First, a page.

Pregnancy is normally considered to last between 37 and 42 weeks from the first day of the last menstrual period. Premature babies are generally considered to be those born before 37 weeks. They are usually small, but they are at risk because of the immaturity of their organs and not solely as a result of their size. They are prone to low body temperature, prolonged neonatal, feeding problems and, most importantly, breathing difficulties. Because their lungs are immature, they may develop respiratory distress syndrome (RDS) or hyaline-membrane disease. The more premature the baby, the more likely he or she is to develop breathing difficulties. These difficulties are caused by the presence of a membrane in the lungs which prevents them from expanding and thus transferring oxygen properly. A baby with respiratory distress syndrome will usually have difficulty with breathing from birth, or within the first few hours. He or she usually has rapid, shallow breathing, draws in the muscles between the ribs and grunts during breathing. These babies can be treated with controlled amounts of oxygen given in incubators, either in the air in the incubator or more usually by means of tubes in the nose. This often gives very good results. Even if a baby has no breathing problems but is premature, he or she will probably be nursed in an incubator in a special baby unit at first, to provide the right environment and to allow the nursing staff and parents to monitor the baby’s condition easily and to enable the early detection of any problems.
‘Light-for-dates’ and dysmature babies
If a baby weighs less than the lower limit of the range considered normal for length of time spent in the womb, he or she is termed ‘light-for-date’ or dysmature. In most areas this lower limit is 2.5 kg after at least 37 weeks of pregnancy. A dysmature baby may be born at the expected time, and simply be small, or may be dysmature and premature. These babies are usually cared for at first in special babycare units, because they tend to gain weight poorly and are prone to low body temperature and low blood sugar (hypoglycaemia*). It is often difficult to know why babies are born lighter than normal, but factors such as maternal smoking and drinking to excess, and also poor placental function, can cause the problem.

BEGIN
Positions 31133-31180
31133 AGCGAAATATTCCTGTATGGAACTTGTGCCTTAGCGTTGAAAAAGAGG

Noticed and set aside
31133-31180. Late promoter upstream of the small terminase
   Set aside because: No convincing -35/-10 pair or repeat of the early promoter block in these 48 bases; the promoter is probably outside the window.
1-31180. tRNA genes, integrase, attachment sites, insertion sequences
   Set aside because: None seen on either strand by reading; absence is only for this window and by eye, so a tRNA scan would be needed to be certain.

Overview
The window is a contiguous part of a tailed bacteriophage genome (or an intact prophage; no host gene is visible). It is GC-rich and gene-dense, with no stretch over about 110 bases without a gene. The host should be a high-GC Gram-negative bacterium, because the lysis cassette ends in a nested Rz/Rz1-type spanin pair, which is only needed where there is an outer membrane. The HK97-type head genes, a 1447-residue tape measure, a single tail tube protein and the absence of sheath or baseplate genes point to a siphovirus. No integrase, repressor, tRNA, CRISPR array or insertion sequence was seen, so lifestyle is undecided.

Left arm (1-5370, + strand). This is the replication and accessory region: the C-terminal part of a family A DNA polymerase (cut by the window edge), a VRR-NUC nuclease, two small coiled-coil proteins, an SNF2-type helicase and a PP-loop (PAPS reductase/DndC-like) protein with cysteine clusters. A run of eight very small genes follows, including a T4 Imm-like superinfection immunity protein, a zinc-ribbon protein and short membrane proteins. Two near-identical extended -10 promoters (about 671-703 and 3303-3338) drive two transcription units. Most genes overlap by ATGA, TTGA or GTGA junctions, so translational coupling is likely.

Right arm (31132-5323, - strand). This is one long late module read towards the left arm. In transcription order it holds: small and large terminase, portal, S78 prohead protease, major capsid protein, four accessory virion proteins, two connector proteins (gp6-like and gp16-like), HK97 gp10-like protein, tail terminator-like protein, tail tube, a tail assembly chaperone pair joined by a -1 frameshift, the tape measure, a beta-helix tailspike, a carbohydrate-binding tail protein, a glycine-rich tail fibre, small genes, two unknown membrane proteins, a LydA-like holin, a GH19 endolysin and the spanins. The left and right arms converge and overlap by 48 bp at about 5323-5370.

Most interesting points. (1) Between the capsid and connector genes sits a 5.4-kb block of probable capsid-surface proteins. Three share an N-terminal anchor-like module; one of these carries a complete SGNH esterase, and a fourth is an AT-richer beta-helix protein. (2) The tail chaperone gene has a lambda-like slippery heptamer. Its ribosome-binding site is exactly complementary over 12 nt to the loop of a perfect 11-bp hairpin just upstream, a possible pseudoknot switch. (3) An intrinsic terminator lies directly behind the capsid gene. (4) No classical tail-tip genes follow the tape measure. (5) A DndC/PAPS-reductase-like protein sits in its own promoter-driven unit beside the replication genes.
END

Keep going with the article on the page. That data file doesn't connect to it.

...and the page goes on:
As only four to five per cent of all pregnant women deliver exactly at the estimated date, it is obvious that almost half of the pregnancies last longer. In general this is not abnormal; it shows that birth is a natural phenomenon. If, however, a pregnancy lasts more
than two weeks beyond the estimated date the baby is called serotine or postmature. Of course pregnancy cannot last indefinitely. After a time the placenta is not able to perform its task any more, so in the end it is necessary to induce birth. Postmature babies are characterized by a dry peeling skin, without subcutaneous fat and without a fatty covering of vernix. Sometimes the baby has passed its first stool in utero, resulting in a yellow-green meconium*-staining of the skin and nails. With good care mostsoon recover and thrive well.
The most serious injuries which may happen to a baby during a difficult delivery are those to the brain. Bleeding, or haemorrhage, into the brain tissue is somewhat more likely to happen in a difficult breech delivery. Pre-term babies are also more prone to haemorrhages. This is why very small babies are often delivered by Caesarean section, which protects their heads. Babies have remarkable powers of recovery, and unless the bleeding is severe, most recover completely.
Cerebral palsy, a cause of spasticity, can result from bleeding into brain tissue, or by lack of oxygen (anoxia) during birth – for example, in a long and difficult delivery. Other injuries such as nerve damage from a breech delivery, or fractures, are uncommon but usually heal completely. The use of the vacuum extractor, or, instead of in some deliveries can cause slight damage to the scalp and an area of hair loss, but this is only temporary.